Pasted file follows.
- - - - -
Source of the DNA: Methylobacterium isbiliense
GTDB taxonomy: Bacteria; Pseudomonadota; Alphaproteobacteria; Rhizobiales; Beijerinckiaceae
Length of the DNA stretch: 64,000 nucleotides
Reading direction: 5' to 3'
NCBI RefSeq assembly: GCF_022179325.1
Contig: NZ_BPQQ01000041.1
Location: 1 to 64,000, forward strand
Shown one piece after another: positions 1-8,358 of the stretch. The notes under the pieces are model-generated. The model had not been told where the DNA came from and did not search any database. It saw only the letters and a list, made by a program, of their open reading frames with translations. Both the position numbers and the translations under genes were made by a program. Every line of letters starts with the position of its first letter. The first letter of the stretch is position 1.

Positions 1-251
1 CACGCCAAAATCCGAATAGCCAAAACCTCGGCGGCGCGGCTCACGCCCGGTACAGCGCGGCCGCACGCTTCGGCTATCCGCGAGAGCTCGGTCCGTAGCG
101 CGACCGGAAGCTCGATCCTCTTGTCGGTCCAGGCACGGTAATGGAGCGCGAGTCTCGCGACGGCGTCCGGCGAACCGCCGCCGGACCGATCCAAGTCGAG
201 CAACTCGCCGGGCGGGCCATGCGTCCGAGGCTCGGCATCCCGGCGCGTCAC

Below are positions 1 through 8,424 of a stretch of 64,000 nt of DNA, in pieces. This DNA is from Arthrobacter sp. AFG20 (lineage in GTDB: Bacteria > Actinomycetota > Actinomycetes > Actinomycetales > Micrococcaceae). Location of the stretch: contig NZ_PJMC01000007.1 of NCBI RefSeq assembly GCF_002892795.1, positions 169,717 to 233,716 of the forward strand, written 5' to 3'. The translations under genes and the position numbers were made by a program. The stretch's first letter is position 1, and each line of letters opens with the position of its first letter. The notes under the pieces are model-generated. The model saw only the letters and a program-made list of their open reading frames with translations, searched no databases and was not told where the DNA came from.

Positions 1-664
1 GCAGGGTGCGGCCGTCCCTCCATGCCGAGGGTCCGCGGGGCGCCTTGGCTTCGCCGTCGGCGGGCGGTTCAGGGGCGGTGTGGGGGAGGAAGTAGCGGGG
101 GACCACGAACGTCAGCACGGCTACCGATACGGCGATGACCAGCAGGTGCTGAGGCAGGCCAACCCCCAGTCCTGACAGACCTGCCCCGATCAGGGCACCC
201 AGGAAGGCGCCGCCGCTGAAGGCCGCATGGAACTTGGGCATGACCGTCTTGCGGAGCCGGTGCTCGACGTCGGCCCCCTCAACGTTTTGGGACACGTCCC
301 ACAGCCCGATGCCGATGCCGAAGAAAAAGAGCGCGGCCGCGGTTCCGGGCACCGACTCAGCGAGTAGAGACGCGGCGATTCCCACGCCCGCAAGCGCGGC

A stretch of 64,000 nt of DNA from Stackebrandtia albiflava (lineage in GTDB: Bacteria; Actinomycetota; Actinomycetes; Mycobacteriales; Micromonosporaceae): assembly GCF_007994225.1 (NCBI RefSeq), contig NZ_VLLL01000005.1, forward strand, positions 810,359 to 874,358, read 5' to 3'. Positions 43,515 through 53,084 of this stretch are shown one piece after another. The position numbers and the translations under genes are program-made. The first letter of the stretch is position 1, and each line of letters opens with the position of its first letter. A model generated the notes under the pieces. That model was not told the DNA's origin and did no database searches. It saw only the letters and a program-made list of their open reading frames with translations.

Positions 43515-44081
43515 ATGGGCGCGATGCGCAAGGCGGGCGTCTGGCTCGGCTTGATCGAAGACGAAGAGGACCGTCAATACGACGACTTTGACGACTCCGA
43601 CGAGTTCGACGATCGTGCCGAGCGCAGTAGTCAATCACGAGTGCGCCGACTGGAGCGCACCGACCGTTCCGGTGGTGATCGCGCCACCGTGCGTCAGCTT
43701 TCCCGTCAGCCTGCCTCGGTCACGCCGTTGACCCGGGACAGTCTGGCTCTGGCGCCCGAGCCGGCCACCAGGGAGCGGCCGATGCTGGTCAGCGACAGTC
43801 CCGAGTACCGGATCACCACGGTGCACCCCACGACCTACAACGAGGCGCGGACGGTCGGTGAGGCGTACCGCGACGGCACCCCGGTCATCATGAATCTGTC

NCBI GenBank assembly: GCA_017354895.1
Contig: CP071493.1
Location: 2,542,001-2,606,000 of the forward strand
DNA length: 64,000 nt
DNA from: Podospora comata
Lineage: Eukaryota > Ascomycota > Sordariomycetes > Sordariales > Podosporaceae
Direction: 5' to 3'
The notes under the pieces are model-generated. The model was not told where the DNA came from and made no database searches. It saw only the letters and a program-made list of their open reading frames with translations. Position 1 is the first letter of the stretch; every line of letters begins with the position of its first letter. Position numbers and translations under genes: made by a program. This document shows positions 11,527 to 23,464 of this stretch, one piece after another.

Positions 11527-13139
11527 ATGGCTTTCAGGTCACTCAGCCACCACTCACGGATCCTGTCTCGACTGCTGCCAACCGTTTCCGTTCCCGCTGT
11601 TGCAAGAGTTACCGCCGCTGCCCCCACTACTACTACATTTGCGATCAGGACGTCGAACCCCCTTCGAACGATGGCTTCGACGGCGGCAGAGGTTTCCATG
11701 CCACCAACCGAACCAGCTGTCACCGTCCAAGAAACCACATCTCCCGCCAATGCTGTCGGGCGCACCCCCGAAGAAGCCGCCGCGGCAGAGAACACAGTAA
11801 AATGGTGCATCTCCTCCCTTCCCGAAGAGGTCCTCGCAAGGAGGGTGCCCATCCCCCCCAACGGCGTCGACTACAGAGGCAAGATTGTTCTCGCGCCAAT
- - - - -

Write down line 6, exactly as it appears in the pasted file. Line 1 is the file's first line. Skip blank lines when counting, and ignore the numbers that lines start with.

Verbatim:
Contig: NZ_BPQQ01000041.1